XC-142A - Design/Development Program

Each team member assigned a Program Manager as well as key Engineering and Manufacturing personnel. The propeller manufacturer, Hamilton Standard, was selected following a major Vought in-house competition. It was necessary to select the propeller manufacturer at the earliest possible time because propeller thrust performance directly impacted hovering performance, and propeller pitch control was an integral part of the airplane primary control system..

Contractually specified test programs verified the airplane designs.  Among these were: additional wind tunnel tests both at Vought and NASA (National Aeronautics and Space Administration, Langley Field, Virginia); flight control tests on a simulator with a computer to allow pilot-in-the-loop testing; structural tests; propeller performance verification tests; and propulsion system tests with a dynamic test rig. This rig was at Hiller, and included four T64-GE-1 engines, Hamilton Standard 15.6-foot diameter main propellers, the tail propeller, and all associated gear boxes and shafting.  Before first flight, a complete “tied down” airplane (No. 1 airplane) with all propulsion and control systems installed was subjected to a complete spectrum of powered tests. These included various power settings, propeller speeds and wing incidence angles from zero to 90 degrees with tail propeller engaged and disengaged, as appropriate.  Following the tie-down tests, all propulsion system components were disassembled and inspected by both contractor and military personnel for undue wear or indications of fatigue.  Any necessary changes were incorporated and the first flying airplane was cleared for flight.  No. 2 airplane made the first flight on September 26, 1964.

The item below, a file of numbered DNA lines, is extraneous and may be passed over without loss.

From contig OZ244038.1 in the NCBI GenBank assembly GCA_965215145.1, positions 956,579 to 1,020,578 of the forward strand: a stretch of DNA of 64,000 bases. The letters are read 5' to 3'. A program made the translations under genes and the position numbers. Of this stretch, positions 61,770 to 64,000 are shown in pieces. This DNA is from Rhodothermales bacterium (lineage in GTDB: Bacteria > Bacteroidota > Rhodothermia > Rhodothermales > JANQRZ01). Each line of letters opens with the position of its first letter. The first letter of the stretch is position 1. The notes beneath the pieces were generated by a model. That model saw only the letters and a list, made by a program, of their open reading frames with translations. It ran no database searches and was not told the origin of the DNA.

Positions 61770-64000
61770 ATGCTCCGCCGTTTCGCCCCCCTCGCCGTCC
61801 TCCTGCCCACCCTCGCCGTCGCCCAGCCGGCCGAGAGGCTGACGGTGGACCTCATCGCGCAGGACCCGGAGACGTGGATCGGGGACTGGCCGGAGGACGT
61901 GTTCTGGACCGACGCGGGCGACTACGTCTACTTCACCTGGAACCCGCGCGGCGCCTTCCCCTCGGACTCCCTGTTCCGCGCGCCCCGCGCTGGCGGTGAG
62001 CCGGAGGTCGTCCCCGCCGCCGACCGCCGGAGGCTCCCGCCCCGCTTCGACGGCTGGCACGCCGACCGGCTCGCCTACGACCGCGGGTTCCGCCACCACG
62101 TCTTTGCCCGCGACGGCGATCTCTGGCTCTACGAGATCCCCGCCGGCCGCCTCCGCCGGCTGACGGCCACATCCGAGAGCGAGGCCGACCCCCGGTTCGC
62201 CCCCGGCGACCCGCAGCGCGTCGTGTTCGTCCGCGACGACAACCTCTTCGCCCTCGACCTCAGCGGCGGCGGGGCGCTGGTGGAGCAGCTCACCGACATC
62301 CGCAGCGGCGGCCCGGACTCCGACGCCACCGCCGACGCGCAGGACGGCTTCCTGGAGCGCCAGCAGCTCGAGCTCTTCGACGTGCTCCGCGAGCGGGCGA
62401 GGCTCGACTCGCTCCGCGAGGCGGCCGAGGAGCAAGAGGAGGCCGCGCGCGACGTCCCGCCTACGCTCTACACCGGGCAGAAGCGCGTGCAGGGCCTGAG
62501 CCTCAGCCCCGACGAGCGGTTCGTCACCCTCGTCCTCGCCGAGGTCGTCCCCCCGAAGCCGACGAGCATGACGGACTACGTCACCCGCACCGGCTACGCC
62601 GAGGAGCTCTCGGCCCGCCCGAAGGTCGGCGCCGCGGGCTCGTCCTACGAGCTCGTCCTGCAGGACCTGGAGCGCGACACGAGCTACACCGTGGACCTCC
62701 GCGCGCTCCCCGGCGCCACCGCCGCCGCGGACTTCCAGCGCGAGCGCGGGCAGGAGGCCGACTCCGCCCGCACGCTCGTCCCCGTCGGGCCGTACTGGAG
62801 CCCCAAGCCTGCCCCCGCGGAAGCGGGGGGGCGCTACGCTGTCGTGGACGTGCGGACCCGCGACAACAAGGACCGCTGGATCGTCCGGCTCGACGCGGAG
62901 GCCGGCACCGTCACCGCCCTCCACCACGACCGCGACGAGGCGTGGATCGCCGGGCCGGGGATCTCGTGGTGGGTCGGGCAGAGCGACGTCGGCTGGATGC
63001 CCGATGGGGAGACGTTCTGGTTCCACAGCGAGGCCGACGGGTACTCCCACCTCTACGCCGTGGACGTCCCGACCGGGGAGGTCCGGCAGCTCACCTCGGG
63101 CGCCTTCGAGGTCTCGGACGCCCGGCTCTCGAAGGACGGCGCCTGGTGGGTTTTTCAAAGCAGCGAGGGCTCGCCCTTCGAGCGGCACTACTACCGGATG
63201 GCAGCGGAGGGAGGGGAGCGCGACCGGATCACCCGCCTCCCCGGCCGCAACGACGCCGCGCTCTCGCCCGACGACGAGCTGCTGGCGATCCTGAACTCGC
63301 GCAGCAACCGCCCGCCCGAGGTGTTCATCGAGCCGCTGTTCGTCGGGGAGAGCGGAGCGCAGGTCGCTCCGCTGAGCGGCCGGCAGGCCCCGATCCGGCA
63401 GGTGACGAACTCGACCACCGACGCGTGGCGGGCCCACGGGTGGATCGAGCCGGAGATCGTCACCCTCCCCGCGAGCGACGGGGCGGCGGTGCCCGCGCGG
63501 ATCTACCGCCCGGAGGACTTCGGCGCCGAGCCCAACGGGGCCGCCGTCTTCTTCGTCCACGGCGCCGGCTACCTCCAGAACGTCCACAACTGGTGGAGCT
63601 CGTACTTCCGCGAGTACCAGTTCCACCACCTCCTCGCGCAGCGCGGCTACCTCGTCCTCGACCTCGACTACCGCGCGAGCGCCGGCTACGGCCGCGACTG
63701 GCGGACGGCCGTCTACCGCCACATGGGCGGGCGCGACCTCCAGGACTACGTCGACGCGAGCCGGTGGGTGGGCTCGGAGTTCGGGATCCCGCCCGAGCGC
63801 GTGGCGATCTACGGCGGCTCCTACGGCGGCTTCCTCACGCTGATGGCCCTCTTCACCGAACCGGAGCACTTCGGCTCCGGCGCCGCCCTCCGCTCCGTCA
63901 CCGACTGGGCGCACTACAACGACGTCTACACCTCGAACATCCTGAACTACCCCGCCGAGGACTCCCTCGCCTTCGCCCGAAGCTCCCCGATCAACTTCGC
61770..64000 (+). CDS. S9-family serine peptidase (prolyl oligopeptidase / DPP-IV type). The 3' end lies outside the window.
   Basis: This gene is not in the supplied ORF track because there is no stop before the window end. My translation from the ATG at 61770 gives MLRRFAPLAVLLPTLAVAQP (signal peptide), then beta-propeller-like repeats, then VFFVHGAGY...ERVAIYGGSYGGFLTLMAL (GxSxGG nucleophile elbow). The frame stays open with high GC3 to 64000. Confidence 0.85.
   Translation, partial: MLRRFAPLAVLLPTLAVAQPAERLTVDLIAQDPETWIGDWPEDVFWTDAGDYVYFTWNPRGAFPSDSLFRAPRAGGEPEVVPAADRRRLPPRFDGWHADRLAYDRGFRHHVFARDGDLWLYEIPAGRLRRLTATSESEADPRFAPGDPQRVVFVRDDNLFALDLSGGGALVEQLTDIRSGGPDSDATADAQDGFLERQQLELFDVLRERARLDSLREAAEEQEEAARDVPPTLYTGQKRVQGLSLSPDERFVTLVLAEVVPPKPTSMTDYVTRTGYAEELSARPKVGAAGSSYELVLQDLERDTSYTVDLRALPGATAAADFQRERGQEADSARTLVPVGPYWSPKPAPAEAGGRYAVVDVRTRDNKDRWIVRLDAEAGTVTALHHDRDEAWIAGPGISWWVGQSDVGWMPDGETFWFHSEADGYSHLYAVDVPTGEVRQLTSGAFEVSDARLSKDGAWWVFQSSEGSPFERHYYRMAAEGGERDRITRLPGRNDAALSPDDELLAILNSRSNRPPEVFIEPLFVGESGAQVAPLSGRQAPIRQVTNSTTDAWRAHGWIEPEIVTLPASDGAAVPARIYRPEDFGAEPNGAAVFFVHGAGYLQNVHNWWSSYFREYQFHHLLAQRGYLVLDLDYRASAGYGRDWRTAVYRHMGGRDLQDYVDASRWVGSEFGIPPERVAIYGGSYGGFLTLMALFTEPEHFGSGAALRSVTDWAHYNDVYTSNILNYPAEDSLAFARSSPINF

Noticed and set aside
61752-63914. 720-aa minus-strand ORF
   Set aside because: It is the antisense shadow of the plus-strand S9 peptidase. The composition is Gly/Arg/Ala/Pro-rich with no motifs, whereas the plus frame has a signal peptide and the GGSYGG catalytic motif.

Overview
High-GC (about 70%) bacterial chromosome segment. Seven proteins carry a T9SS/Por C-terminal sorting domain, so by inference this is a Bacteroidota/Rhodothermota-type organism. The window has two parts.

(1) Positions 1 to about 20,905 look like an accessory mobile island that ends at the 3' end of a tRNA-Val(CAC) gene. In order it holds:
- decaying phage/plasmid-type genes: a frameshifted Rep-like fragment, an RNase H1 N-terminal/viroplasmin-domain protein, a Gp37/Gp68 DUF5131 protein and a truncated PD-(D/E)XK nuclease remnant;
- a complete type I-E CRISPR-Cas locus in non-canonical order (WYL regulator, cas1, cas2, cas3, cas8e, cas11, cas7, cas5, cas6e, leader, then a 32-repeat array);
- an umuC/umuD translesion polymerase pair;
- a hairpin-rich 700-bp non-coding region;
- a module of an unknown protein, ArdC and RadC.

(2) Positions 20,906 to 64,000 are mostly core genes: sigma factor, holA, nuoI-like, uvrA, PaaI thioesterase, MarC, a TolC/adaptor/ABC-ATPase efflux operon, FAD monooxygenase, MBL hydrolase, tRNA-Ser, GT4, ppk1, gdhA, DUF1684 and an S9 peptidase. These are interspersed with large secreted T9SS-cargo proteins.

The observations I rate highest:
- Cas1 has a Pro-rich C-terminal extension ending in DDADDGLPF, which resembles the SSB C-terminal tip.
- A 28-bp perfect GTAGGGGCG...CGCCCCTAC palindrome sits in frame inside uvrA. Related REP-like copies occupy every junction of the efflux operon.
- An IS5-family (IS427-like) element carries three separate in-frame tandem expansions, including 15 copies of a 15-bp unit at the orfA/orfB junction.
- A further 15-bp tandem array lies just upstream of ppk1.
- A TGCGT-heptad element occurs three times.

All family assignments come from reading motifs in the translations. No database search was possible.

The contractor flight test program identified the speed/altitude structural and aerodynamic operating envelopes as well as the flap setting/wing incidence program for V/STOL operations.  Recommended pilot operating procedures were developed for both normal and emergency flight.  Hardware and flight deficiencies were identified and corrected prior to delivery for military testing.

The XC-142A was the largest and fastest VTOL transport airplane flying at that time. It achieved more than 400 miles per hour at cruise altitude during flight testing. The payload was carried in a cargo compartment that was 30 feet long, 7.5 feet wide and 7 feet high. Two pilots and one crewman/load master made up the flight crew.  To accommodate adverse winds, the wing tilted upward more than 90 degrees which allowed the airplane to fly backward at 20 knots.  By banking left or right, the airplane could fly sideways at 40 knots.


VHR-447 V/STOL Proposal
XC-142A Design/Development Program
The Military Operational Test Program
NASA Operations